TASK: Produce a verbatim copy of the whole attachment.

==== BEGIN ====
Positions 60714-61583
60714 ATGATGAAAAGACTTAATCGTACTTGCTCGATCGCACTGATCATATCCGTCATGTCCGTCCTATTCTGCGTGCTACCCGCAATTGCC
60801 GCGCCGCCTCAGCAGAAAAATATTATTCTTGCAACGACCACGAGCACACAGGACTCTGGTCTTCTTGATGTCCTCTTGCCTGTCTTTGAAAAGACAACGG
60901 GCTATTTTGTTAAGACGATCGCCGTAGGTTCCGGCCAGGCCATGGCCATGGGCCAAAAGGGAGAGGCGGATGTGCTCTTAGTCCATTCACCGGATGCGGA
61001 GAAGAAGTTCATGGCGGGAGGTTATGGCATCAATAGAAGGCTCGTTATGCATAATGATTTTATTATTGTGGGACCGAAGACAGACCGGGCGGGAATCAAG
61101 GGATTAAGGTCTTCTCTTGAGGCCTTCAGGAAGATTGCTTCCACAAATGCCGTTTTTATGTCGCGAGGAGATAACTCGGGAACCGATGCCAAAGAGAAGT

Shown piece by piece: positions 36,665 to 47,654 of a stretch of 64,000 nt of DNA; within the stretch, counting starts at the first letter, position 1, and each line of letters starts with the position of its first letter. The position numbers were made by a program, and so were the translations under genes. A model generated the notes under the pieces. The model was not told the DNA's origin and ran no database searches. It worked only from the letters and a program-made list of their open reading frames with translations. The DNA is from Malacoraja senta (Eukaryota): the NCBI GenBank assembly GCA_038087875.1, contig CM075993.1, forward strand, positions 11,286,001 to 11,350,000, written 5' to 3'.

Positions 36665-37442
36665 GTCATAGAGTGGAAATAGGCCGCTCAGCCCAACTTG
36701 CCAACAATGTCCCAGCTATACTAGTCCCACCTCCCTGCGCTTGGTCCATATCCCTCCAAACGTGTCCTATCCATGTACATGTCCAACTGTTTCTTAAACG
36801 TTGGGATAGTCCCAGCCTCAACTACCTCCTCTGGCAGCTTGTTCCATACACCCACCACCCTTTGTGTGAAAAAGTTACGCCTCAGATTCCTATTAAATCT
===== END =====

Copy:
Positions 60714-61583
60714 ATGATGAAAAGACTTAATCGTACTTGCTCGATCGCACTGATCATATCCGTCATGTCCGTCCTATTCTGCGTGCTACCCGCAATTGCC
60801 GCGCCGCCTCAGCAGAAAAATATTATTCTTGCAACGACCACGAGCACACAGGACTCTGGTCTTCTTGATGTCCTCTTGCCTGTCTTTGAAAAGACAACGG
60901 GCTATTTTGTTAAGACGATCGCCGTAGGTTCCGGCCAGGCCATGGCCATGGGCCAAAAGGGAGAGGCGGATGTGCTCTTAGTCCATTCACCGGATGCGGA
61001 GAAGAAGTTCATGGCGGGAGGTTATGGCATCAATAGAAGGCTCGTTATGCATAATGATTTTATTATTGTGGGACCGAAGACAGACCGGGCGGGAATCAAG
61101 GGATTAAGGTCTTCTCTTGAGGCCTTCAGGAAGATTGCTTCCACAAATGCCGTTTTTATGTCGCGAGGAGATAACTCGGGAACCGATGCCAAAGAGAAGT

Shown piece by piece: positions 36,665 to 47,654 of a stretch of 64,000 nt of DNA; within the stretch, counting starts at the first letter, position 1, and each line of letters starts with the position of its first letter. The position numbers were made by a program, and so were the translations under genes. A model generated the notes under the pieces. The model was not told the DNA's origin and ran no database searches. It worked only from the letters and a program-made list of their open reading frames with translations. The DNA is from Malacoraja senta (Eukaryota): the NCBI GenBank assembly GCA_038087875.1, contig CM075993.1, forward strand, positions 11,286,001 to 11,350,000, written 5' to 3'.

Positions 36665-37442
36665 GTCATAGAGTGGAAATAGGCCGCTCAGCCCAACTTG
36701 CCAACAATGTCCCAGCTATACTAGTCCCACCTCCCTGCGCTTGGTCCATATCCCTCCAAACGTGTCCTATCCATGTACATGTCCAACTGTTTCTTAAACG
36801 TTGGGATAGTCCCAGCCTCAACTACCTCCTCTGGCAGCTTGTTCCATACACCCACCACCCTTTGTGTGAAAAAGTTACGCCTCAGATTCCTATTAAATCT